the recently surfaced Nigeria Ikom megaliths are at ca. 6 degrees latitude, i.e. the same ca. 6 degrees of latitude as the megaliths of Bouar, Central African Republic.
THIS IS ANOTHER CONFIRMATION OF MY ANCIENT LAND SURVEY HYPOTHESIS.
As someone who during college days worked in the field for the Nebraska State Surveyors Office, I have some experience in land survey.
Archaeologists, unfortunately, know next to nothing about land survey, and are often incompetent to judge these matters, which has kept them from understanding the megaliths.
In my book, Stars Stones and Scholars, based on the evidence I had collected up to its publication -- evidence I continue to collect -- I allege a land survey of the Earth was performed in ca. 3000 BC by ancient seafarers (who also moved somewhat land inwards along rivers and seas, if needed), and they sighted and sited their "marker stones", the ancient megaliths, by astronomy. Later surveys are also possible, of course, and can not be excluded.
Part of the ancient alleged land survey in ca. 3000 BC includes not only Europe, but also Africa, and in Stars Stones and Scholars I specifically mention the megaliths of Axum, Gambia, Senegal, and the Central African Republic.
See the maps of Europe and Africa and the ancient land survey at
At the time that I wrote Stars Stones and Scholars, I was unaware of any megaliths in Nigeria.
I came upon the Nigeria megaliths just a few days ago in seeking to answer a reader's private email question about megalithic radiocarbon dating of the Gambia and Senegal megaliths.
Here are my resulting thoughts on the African megaliths:
Original radiocarbon dating by Nicholas David in 1982 of the Bouar megalithic site in the Central African Republic (ca. 6 degrees latitude) gave inter alia dates of ca. 3140 and 3110 BC (before Christ, plus or minus 90 years), as then reported by Etienne Zangato (for which I am VERY THANKFUL) in Etude du megalithisme en Repubique centrafricaine Nouvelles decouvertes de monumnets a chambre dans le secteur de Ndio, originally found at www.bondy.ird.fr/pleins_textes/pleins_textes_4/sci_hum/10006239.pdf (no longer found at that URL)
Zangato has, however, published another article which is now found at éditions monique mergoil viz.
as ZANGATO Etienne - Les Occupations néolithiques dans le Nord-Ouest de la République Centrafricaine, (Préf. Ch. Bonnet), 2000, 124 p., 70 fig., 35 tabl.
Here is the abstract of the article, which I have just ordered online (28,00 € plus 6,00 € postage) but have not yet read (from éditions monique mergoil ):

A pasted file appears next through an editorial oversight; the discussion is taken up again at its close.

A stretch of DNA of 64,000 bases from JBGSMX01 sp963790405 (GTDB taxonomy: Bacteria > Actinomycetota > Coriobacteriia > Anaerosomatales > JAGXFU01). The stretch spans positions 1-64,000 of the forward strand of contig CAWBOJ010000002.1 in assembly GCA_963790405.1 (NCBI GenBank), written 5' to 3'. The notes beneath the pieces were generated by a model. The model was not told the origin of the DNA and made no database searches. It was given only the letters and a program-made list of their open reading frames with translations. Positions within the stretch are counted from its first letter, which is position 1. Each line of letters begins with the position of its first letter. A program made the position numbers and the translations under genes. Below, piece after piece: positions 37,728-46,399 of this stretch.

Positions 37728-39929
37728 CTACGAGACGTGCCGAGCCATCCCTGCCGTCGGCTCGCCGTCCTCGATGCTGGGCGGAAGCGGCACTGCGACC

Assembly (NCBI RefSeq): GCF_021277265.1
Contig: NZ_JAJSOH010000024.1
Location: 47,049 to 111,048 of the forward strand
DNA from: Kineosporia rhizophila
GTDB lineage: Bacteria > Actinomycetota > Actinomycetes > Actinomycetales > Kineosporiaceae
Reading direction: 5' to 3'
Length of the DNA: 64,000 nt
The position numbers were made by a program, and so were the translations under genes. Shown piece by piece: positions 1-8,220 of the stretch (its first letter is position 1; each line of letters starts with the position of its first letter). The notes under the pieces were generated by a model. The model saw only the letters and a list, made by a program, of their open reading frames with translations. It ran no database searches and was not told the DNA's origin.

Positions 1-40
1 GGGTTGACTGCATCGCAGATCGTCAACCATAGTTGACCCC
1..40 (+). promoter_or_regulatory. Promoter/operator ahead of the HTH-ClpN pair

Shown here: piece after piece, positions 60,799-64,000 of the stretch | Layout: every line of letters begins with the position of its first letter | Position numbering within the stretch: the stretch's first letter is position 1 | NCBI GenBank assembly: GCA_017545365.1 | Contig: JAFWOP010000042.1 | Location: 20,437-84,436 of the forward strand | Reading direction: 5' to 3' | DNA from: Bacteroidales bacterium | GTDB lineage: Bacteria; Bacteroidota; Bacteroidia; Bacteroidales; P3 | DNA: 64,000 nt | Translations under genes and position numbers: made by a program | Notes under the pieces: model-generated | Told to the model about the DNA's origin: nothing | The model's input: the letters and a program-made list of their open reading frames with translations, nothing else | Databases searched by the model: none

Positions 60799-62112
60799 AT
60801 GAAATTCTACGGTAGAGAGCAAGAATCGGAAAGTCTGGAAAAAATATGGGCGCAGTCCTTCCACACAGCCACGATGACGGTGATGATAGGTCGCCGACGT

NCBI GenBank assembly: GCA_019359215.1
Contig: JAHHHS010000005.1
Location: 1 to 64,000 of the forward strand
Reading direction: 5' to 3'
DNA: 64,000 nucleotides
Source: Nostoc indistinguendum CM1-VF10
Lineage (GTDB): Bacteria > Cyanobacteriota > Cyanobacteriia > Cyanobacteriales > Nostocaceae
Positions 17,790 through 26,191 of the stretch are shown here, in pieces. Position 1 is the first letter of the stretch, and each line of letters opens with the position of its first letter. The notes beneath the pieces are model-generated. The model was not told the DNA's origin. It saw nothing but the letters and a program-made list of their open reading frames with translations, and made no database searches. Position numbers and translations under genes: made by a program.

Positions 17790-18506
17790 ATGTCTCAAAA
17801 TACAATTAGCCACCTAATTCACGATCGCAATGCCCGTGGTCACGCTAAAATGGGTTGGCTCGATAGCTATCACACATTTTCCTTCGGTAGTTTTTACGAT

"Following on from the publication in 1999, by the same author, of the results of 12 years of archaeological research in the Bouar region in the north-west of the Central African Republic, this volume comprises an archaeological study of Neolithic sites, both buried and surface. The period is characterized by a lithic industry producing waste flakes and struck tools in quartz and quartz sandstones, predominantly arrow heads, scrapers and other implements. This industry is associated with coiled and decorated ceramics demonstrating a wide range of manufacturing techniques. This material culture remained virtually unchanged between 5100 and 2700 BP, but between 2750 and 2700 BP a number of polished axes and megalithic monuments of a non-funerary nature made their appearance.As one can see, Zangato chooses to call the period in Bouar starting 5090 BP (before the present) as "pre-megalithic". This is an assessment with which I disagree strongly, since there is radiocarbon material at Bouar to indicate that this period was by no means "pre-megalithic" but in fact "megalithic", just as the megalithic culture in Europe in the same era. Of course, megaliths that we see today may ALSO be copies or restorations of older more original stones, or one may be carving later in time on the surface of original "older" stones. It is also conceivable that stones have been moved for one reason or another, as we also find in Europe. However, one can not simply ignore the older radiocarbon dates, otherwise the evidence of the older radiocarbon data is ultimately shoved under the rug over time and lost.